Celoron Eyes Replacement Of DPW Building
CELORON — Less than a year after a fire destroyed Celoron’s Highway Department building, village officials have formally set sights on a new facility.
Mayor Scott Schrecengost said the village in recent months reached a settlement with its insurance provider. Doing so, he said, now allows the Celoron Village Board to seek bids for a contractor to construct a new highway building.
“We’ve finally got things resolved with the insurance,” Schrecengost said in a recent interview. “We are going to be sending out bids for a contractor on rebuilding.”
A faulty hot water tank inside a bathroom was blamed for the August 2021 blaze that destroyed the 50 Gifford Ave. property, which housed the village’s DPW equipment, including dump trucks and lawnmowers. Volunteer firefighters from a handful of departments were needed to put out the fire.
At present, the current building has been cleared of most items. Some equipment is being kept inside for safe storage until the property can be demolished.
Schrecengost said specifications for a new highway building have been put together. He hopes work can begin on clearing the land to make way for construction early next year.
“We’re hoping to start right after the frost is out of the ground,” he said. “It will probably take a year to be completed. Steel, it’s tough to come by as the price fluctuates all the time.”
The Celoron Village Board also has been discussing options for replacing a truck that was damaged in last year’s fire. During the past winter, the town of Ellicott helped with plowing until the village was able to have a truck damaged in the blaze overhauled and rebuilt for interim use.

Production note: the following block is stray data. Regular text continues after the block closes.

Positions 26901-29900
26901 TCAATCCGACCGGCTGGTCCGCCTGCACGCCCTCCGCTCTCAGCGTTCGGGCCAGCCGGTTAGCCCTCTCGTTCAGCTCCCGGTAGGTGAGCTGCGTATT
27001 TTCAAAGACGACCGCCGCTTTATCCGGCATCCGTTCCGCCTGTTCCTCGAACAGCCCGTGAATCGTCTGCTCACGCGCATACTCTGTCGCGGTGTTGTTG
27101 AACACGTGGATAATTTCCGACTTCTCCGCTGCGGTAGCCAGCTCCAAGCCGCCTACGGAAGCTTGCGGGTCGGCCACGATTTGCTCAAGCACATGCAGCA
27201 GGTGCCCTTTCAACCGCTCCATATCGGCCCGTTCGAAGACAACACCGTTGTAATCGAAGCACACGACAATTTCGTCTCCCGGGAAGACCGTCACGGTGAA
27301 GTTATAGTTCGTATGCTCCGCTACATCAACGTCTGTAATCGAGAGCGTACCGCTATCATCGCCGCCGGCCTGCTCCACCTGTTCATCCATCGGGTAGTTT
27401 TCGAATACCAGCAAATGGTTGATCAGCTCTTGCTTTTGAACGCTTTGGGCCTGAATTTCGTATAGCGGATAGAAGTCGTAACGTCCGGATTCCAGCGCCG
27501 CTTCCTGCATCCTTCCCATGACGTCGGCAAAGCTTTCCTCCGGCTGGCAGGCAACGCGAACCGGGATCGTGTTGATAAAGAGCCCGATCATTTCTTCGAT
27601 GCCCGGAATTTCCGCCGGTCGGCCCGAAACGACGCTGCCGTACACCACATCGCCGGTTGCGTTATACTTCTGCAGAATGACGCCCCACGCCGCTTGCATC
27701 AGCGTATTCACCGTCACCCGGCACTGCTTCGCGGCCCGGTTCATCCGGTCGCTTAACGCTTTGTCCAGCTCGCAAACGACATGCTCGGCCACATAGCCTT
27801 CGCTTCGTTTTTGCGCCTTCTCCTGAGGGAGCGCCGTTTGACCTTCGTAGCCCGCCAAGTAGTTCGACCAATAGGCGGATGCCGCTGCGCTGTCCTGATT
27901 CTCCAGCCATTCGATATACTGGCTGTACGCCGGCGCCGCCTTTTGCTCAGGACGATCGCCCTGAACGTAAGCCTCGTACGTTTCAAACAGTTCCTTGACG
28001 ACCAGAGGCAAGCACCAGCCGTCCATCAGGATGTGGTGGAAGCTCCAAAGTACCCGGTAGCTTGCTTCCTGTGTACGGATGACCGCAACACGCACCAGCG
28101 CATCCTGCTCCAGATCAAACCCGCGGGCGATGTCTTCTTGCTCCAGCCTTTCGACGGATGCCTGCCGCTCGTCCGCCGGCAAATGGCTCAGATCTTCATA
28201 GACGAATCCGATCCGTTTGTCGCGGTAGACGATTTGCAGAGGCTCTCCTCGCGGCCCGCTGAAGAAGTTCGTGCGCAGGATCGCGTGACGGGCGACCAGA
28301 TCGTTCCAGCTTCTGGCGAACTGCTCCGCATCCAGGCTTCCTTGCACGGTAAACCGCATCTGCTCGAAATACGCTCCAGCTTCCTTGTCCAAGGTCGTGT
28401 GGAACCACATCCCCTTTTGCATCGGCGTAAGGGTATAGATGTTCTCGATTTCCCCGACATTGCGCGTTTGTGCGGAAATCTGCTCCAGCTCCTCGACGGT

Schrecengost said the village was finally able to get quotes for a new plow truck, though he doesn’t expect the new vehicle to arrive for about two years.
PUBLIC HEARING SET
A public hearing to review plans and collect input on a new playground at Lucille Ball Memorial Park has been set for 6 p.m. today at the Community Center, 47 Dunham Ave., Celoron.
The village is in the process of applying for a state Consolidated Funding Grant to help pay for the playground’s replacement.
Schrecengost previously said past funding applications have been denied; the state suggested a public hearing be held to go over plans for a new playground.
“We’ve been trying to upgrade for seven years,” the mayor said. “We file the grant paperwork all the time and get rejected all the time. It just doesn’t sound like our application is up to snuff.”
Over the years, rotted wood chips on the playground have clogged up the drainage system, causing the area to flood at times. It has resulted in a bevy of complaints from area residents.
“Putting (the playground) in a pit close to the lake was just looking for problems,” Schrecengost said.